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Core? Periphery?. Wallerstein’s World System Theory. Core and Periphery Model. Polar Projection. The Emergence of the World System. The world system is the result of the increasing interdependence of cultures and ecosystems that were once relatively isolated by distance and boundaries.

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Core periphery



Wallerstein’sWorld System Theory

Core and periphery model
Core and Periphery Model

Polar Projection

The emergence of the world system
The Emergence of the World System

The world system is the result of the increasing interdependence of cultures and ecosystems that were once relatively isolated by distance and boundaries.

Of particular significance to the development of the world system was the European Age of Discovery, wherein the European sphere of influence began to be exported far beyond its physical boundaries by means of conquest and trade.

Influence of the capitalist world economy
Influence of the Capitalist World Economy

The defining attribute of capitalism is economic orientation to the world market for profit.

Colonial plantation systems led to monocrop production in areas that once had diverse subsistence bases (beginning in the seventeenth century)…PLANTATIONS.

Colonial commodities production was oriented toward the European market.

Immanuel wallerstein
Immanuel Wallerstein

  • Born September 28, 1930 in New York City, is an American sociologist, historical social scientist, and world-systems analyst. His bimonthly commentaries on world affairs are syndicated.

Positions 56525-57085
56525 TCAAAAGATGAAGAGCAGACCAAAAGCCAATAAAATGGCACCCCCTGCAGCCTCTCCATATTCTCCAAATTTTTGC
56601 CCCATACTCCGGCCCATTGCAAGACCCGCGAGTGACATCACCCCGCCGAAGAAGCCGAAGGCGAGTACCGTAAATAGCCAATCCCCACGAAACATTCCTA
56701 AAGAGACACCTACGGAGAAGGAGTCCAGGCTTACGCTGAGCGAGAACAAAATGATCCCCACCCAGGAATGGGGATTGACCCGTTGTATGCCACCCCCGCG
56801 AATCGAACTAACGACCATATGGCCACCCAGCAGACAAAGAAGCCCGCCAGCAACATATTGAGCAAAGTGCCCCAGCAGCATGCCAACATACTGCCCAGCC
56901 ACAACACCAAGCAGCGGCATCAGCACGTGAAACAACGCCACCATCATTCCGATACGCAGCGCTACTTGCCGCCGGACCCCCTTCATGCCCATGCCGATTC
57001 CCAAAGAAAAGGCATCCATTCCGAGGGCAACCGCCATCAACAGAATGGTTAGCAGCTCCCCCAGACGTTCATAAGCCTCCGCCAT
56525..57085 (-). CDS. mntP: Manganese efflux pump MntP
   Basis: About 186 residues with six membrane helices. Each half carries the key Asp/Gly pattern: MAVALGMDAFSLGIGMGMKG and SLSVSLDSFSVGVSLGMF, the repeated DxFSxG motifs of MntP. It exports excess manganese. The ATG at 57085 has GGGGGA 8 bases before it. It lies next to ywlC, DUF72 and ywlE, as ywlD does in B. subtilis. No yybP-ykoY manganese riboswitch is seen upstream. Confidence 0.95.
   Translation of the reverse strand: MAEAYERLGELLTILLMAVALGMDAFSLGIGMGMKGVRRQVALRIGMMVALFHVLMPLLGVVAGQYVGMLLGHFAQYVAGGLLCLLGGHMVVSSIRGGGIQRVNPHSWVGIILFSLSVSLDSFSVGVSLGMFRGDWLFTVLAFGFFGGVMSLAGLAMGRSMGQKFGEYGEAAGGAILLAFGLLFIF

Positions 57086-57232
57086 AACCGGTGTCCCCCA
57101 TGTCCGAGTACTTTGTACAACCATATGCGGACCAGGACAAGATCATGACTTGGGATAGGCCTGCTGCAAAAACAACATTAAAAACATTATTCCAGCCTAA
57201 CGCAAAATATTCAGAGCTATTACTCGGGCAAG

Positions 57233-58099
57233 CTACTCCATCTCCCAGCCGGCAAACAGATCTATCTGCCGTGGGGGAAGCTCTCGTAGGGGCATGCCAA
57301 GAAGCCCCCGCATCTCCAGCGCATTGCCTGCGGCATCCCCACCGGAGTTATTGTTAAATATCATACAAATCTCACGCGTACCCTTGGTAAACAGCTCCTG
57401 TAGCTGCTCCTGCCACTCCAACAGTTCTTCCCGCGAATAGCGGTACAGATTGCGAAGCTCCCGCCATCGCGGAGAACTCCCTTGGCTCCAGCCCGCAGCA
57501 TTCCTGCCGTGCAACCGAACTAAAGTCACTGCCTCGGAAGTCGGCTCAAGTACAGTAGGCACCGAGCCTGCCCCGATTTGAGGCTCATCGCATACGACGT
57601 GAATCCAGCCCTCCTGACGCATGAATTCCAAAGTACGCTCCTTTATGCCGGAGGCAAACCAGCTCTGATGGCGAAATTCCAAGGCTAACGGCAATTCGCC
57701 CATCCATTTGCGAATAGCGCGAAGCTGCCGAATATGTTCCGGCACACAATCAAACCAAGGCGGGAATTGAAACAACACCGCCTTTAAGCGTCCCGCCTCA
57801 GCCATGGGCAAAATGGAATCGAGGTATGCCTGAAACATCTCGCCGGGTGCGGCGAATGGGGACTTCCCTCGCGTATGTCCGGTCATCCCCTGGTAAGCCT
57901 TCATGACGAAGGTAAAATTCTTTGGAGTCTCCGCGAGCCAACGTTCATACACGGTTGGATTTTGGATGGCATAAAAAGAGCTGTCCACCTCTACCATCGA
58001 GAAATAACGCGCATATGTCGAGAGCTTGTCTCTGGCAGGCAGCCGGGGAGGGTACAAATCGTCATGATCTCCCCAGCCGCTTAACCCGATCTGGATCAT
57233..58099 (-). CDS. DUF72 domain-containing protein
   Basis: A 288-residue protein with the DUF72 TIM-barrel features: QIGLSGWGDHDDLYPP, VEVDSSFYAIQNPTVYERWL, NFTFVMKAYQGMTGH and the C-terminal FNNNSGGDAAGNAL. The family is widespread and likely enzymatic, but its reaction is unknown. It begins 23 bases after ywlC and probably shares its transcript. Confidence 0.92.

• Wallerstein first became interested in world affairs as a teenager in New York City, and was particularly interested in the anti-colonial movement in India at the time.

Wallerstein s world system theory
Wallerstein’s World System Theory

Wallerstein has argued that international trade has led to the creation of a capitalist world economy in which a social system based on wealth and power differentials extends beyond individual states.

The world system is arranged according to influence: core (most dominant), to semi-periphery, to periphery (least dominant).

The core consists of the strongest and most powerful nations in which technologically advanced, capital-intensive products are produced and exported to the semi-periphery and the periphery.

The semi-periphery consists of industrialized “Third World” nations that lack the power and economic dominance of the core nations (Brazil is a semi-periphery nation).

The periphery consists of nations whose economic activities are less mechanized and are primarily concerned with exporting raw materials and agricultural goods to the core and semi-periphery.

Wallerstein s world systems questions
Wallerstein’s World Systems Questions


  • What was the New European Division of Labor that emerged in the late 15th and early 16th century.


  • What was the historical relationship between the Core and the Periphery?


  • How are some regions considered “Semi-Periphery” by Wallerstein and what role did they play?

World systems theory
World Systems theory

Dependency theoryis a body of social science theories predicated on the notion that resources flow from a "periphery" of poor and underdeveloped states to a "core" of wealthy states, enriching the latter at the expense of the former.

It is a central contention of dependency theory that poor states are impoverished and rich ones enriched by the way poor states are integrated into the "world system."